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A San Francisco Superior Court judge has overturned a 2019 decision by the city’s school district to cover up a controversial mural at George Washington High School.

The George Washington High School Alumni Association had filed a lawsuit following the 2019 vote by the San Francisco Unified School District Board of Education to remove the 1936 mural titled “Life of Washington” by Victor Arnautoff on the walls of the stairway and main lobby entrance at the Richmond District school.

The mural has been criticized as offensive for its depiction of Native Americans and African Americans.

“The court’s comprehensive ruling in this important case speaks for itself.”

Lope Yap Jr., George Washington High School Alumni Association

The alumni association alleged in its lawsuit that the school board failed to follow the California Environmental Quality Act and conduct an environmental review when it made its decision to cover up the mural and Judge Anne-Christine Massullo agreed, saying in a July 27 ruling that the board and SFUSD “failed in their primary duty to follow the requirements of the law.”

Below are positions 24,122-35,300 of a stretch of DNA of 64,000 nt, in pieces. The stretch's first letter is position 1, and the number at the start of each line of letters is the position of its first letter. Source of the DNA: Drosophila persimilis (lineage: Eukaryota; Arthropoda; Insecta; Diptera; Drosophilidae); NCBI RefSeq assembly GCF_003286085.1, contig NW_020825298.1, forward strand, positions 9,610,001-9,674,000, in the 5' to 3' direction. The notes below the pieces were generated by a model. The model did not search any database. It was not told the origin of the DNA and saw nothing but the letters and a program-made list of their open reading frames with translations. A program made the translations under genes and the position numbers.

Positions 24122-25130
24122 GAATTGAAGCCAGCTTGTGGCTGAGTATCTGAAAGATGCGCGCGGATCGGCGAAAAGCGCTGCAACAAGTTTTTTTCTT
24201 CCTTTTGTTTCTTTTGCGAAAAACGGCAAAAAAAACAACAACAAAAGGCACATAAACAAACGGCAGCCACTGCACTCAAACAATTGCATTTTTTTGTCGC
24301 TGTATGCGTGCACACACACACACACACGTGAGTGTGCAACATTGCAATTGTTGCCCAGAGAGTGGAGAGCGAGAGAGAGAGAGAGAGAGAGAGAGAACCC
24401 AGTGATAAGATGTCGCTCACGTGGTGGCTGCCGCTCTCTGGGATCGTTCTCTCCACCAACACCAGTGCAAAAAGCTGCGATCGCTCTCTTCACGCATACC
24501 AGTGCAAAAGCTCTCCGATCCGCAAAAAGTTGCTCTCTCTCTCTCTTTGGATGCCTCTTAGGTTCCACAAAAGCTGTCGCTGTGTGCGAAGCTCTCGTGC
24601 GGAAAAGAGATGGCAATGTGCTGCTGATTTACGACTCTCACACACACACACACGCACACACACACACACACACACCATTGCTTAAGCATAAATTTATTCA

A section of Victor Arnautoff’s 1936 mural “Life of Washington” depicts the killing of indigenous Americans. It is among the artwork’s controversial imagery that prompted the San Francisco Unified School District Board of Education in 2019 to order the mural at George Washington High School be covered up — a decision that was overturned in court last week. (Image courtesy of World Socialist Web Site/YouTube)

Massullo scheduled a case management conference for Aug. 26 and asked for the two sides to agree on a date to schedule a status hearing in September, as well as to submit agreed-upon language to be used in preparing an environmental impact report so any future action by the board to remove the mural from view would comply with CEQA requirements.

A school district spokeswoman said that the district was still reviewing the order.

Alumni association vice president Lope Yap Jr. said, “The court’s comprehensive ruling in this important case speaks for itself,” and added that the association “will continue to advocate for incorporation of these internationally recognized murals into the school curriculum.”